Cyclin genes as potential novel prognostic biomarkers and therapeutic targets in breast cancer
- Nian-Qiu Liu
- Wei-Han Cao
- Xing Wang
- Junyao Chen
- Jianyun Nie
Affiliations: Department of Breast Surgery, The Third Affiliated Hospital of Kunming Medical University, Yunnan Cancer Center, Kunming, Yunnan 650000, P.R. China, Department of Ultrasound, The First Affiliated Hospital of Kunming Medical University, Kunming, Yunnan 650000, P.R. China
- Published online on: September 5, 2022 https://doi.org/10.3892/ol.2022.13494
Copyright: © Liu
et al. This is an open access article distributed under the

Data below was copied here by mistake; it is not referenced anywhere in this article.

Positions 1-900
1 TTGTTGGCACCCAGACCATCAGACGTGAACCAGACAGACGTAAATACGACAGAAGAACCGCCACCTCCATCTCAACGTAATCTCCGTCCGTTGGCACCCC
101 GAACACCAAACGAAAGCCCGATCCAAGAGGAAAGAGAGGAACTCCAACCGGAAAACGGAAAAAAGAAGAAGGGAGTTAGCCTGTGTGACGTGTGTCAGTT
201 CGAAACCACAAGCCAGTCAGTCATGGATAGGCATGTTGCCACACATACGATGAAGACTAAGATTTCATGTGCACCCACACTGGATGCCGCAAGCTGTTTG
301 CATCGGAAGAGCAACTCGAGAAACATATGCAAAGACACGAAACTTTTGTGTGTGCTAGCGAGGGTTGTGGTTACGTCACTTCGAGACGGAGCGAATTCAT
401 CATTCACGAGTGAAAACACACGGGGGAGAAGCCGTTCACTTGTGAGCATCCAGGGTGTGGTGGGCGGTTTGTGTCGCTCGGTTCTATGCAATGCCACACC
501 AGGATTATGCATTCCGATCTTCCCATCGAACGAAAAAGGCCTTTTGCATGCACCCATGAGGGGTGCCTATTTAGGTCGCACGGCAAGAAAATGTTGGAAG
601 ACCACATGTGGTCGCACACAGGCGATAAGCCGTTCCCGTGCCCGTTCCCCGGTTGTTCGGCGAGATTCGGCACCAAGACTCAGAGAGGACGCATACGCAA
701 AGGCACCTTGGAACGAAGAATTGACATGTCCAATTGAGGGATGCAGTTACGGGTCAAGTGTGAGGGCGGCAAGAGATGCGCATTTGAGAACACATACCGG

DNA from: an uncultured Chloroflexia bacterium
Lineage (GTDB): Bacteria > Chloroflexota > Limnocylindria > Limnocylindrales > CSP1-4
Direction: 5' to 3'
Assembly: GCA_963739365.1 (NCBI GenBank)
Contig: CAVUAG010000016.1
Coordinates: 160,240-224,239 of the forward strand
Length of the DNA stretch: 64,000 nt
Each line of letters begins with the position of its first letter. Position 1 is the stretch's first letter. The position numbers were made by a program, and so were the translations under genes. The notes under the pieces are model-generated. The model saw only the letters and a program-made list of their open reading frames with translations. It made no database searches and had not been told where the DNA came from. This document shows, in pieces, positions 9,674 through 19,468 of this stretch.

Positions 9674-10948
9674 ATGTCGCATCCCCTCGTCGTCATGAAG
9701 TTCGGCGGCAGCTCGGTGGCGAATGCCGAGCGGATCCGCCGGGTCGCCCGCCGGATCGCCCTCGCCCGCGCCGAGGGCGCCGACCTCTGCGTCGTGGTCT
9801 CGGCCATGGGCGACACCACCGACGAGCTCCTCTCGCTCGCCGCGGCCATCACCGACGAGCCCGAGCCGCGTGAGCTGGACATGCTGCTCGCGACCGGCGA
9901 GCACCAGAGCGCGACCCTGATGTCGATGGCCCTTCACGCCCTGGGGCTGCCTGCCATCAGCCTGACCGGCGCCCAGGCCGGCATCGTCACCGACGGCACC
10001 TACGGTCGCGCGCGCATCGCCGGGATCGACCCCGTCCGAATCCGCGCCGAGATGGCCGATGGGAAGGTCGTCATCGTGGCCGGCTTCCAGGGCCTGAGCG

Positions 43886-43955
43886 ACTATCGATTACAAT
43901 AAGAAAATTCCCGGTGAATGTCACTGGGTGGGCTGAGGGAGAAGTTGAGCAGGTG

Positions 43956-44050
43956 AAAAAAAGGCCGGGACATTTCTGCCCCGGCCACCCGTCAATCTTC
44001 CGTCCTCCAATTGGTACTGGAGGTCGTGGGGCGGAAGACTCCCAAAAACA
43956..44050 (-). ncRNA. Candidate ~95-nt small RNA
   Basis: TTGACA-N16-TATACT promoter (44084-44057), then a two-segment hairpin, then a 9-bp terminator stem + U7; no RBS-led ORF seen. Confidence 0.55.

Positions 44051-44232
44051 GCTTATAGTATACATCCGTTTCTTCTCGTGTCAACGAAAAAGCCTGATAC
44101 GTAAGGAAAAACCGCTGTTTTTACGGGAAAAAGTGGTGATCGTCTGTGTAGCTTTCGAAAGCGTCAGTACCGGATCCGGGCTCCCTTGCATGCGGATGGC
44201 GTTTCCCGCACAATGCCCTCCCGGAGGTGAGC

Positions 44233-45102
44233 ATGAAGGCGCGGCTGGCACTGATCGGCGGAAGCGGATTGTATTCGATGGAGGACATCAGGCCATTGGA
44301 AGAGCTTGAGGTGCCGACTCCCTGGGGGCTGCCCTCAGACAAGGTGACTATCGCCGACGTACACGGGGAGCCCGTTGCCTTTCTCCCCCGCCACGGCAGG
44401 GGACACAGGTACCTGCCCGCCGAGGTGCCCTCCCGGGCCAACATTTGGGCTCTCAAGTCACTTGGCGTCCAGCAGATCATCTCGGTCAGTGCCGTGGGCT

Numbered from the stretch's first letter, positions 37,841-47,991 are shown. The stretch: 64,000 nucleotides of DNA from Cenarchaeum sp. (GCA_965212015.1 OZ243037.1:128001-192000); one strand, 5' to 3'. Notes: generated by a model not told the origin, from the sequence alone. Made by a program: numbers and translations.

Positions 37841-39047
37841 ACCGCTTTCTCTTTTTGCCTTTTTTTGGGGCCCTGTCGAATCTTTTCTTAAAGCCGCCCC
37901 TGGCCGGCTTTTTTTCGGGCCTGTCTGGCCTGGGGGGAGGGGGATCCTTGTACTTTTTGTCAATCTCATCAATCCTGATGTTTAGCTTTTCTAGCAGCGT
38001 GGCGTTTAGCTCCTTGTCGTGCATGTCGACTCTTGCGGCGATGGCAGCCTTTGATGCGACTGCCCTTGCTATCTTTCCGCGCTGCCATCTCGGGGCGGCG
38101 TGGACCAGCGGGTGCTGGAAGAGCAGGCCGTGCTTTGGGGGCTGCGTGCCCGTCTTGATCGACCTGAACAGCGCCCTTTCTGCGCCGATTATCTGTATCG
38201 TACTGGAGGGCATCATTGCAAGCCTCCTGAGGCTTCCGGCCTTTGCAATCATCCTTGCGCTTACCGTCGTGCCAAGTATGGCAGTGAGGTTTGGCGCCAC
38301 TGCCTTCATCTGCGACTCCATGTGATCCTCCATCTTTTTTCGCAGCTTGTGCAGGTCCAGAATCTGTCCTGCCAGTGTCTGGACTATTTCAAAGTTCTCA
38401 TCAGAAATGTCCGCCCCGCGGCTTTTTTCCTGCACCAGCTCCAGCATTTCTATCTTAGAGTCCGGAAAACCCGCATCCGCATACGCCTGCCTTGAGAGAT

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Cell cycle progression and cell proliferation are tightly controlled processes physiologically; however, in cancerous cells, uncontrolled cell proliferation may be attributed to abnormal expression of the cyclin genes. Therefore, analysis of the expression of the cyclin genes may result in the discovery of biomarkers that can be used to predict a prognosis and help to evaluate the therapeutic efficacy more accurately in several types of cancer, including breast cancer. In this study, 15 subtypes of the cyclin genes in breast cancer from public databases were selected using bioinformatics analysis, the correlation between their transcriptional expression levels and survival rates were analyzed, and the results were further confirmed using reverse transcription‑quantitative PCR in vitro in various breast cancer cell lines. The expression of the majority of the cyclin genes in SK‑BR‑3, a HER2 overexpressing breast cancer cell line, was lower than that in MCF‑10A cells. CCNC mRNA expression was higher and CCNH mRNA expression was lower in tumor and tumor‑adjacent tissues compared with that in normal tissues; however, CCNC expression was lower and CCNH expression was higher in breast cancer cell lines compared with that in MCF‑10A cells. The expression of the 13 other cyclin genes in breast cancer cell lines was generally consistent with the data from the bioinformatics analyses of breast cancer tissue samples, tumor‑adjacent tissues, and normal tissues. Low expression of CCNA2, CCNB1/2, CCNC, CCND1, CCNE1/2 and CCNF, and high expression of CCNA1, CCNB3, CCND2/3, CCNG1/2 and CCNH genes was correlated with a higher survival rate for breast cancer patients (P<0.05). In conclusion, CCNA2, CCNB1/2, CCND1/2 and CCNE1/2 may serve as relatively mature and accurate biomarkers, and CCNG1/2 may be used to evaluate the prognosis and therapeutic efficacy of hormone receptor‑positive breast cancer. Furthermore, CCNA1, CCNB3, CCNC, CCND3, CCNF and CCNH may serve as promising targets for the management of breast cancer.